Nonviolent criminals can pay fee, restitution to wipe slate clean
By Christopher Whitten,
May 18, 2012

Tennesseans who have committed certain nonviolent crimes will be able to have their criminal records expunged for a $350 fee under a bill expected to become law July 1.

The legislation, sponsored by state Rep. Karen Camper and state Sen. Reginald Tate, both D-Memphis, passed by a wide margin earlier this year.

Tennesseans convicted of a single felony or misdemeanor for nonviolent theft, certain types of fraud, vandalism, or other nonviolent crimes may qualify. They must have stayed crime-free for the past five years and paid all restitution and penalties.

“If you’ve had diversion or have other crimes on your record, you wouldn’t be eligible for this program,” said Rob Clark, legislative assistant to Camper. “This is not for career criminals; it’s for people who may have messed up once and are now trying to do the right thing and be a benefit to society.”

Camper said her office put on a two-part, felony-friendly job fair in September and the turnout inspired her to do more.

“We got an overwhelming response from people who had some minor offense in the past that kept them from being successful.”

Camper was able to get 38 members of the 99-member House to co-sponsor the bill.

“I just went to them and asked who they knew on their street, in their neighborhood, in their church. Everyone knows someone who has messed up,” Camper said.

Senate Majority Leader Mark Norris, R-Collierville, and state Sen. Brian Kelsey, R-Germantown, were among the 10 senators who voted against the bill.

Kelsey said he opposed the measure because it would prevent the public from knowing the truth about people.

“The public has a right to know who’s stealing cars in the community, and five years of no further criminal record is not long enough to guarantee reform of these felons,” Kelsey said.

Norris said he worked to amend the bill in committee but it was still “too subjective” as to which crimes qualified to be expunged.

“This seemed too broad. Too subjective. And I felt it too risky for us to substitute our judgment for the judgment of law enforcement as to which crimes merit enforcement versus absolution,” Norris said. “Who are we to say the felony of forgery should be forgiven but the (misdemeanor) of fraudulent use of a credit card should not?”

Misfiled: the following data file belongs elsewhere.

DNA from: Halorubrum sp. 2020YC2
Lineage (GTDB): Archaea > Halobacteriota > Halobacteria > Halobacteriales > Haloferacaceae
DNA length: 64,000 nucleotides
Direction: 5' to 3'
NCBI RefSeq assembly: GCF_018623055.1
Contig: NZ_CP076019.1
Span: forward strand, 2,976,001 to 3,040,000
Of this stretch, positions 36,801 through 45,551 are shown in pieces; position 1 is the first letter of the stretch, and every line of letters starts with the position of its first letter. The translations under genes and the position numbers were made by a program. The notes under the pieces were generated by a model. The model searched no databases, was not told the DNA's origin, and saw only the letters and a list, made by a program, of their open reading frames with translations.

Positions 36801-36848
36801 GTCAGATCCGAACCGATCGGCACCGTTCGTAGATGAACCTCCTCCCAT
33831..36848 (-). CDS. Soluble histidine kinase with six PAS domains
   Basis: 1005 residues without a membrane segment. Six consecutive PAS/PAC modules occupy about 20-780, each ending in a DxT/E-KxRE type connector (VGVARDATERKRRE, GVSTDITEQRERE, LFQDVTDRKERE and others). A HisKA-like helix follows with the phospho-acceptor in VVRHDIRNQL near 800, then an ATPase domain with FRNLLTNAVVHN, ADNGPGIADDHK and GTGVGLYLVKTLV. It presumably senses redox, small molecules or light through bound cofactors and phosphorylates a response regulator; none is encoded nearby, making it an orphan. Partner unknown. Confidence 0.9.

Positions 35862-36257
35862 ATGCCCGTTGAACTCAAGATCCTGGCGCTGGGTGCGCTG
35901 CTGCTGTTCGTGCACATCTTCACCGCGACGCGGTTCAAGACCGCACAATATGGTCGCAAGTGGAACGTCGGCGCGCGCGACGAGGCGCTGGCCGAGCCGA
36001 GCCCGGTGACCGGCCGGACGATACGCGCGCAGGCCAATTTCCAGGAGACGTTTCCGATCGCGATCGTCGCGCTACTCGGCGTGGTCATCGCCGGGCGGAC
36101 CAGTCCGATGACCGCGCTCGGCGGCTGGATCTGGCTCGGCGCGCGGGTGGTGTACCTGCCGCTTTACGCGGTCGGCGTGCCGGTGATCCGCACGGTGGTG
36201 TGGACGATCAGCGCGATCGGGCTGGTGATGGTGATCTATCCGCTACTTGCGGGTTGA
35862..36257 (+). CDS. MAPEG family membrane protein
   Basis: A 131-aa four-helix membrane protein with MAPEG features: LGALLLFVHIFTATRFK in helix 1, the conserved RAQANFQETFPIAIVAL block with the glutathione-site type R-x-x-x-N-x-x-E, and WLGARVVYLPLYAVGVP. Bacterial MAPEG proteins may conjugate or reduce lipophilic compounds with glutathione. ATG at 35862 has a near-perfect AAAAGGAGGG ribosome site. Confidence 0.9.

Gov. Bill Haslam has not acted on the bill yet, but is not expected to veto it.

Those who qualify for the program can submit the proper paperwork and pay the $350 fee. A judge will then decide whether to expunge their record.

The state of Tennessee projects the new legislation will generate more than $7 million in new revenue each year, but Shelby County Deputy Dist. Atty. John Campbell said that wouldn’t be the case.

“I see no problem in giving people another chance, but I don’t think when the legislators were looking at this, that they really understood how much work this is going to take,” Campbell said. “It’s definitely a process.”

Shelby County Criminal Court Clerk Chief administrative officer Richard DeSaussure said his office has received a significant number of inquiries pertaining to the new legislation.

“This has garnered quite a bit of interest,” DeSaussure said. “I’m anticipating that there will be initially a fair number of people to take advantage of this to clean up their records.”

DeSaussure said that while his office will receive a fraction of the fee, the greatest benefit from this legislation will stem from what it takes to qualify. The bill says applicants must fulfill all the requirements of the sentence imposed by the court, including payment of all fines, restitution, court costs and other assessments.

“I recently figured that number to be somewhere in excess of $300 million or better,” for all outstanding court fines in Shelby County, he said, and more than $1 billion statewide. “That’s going to slow a bunch of people down. You have no idea how much money we’ve got out there in uncollected fines. It’s astronomical.”

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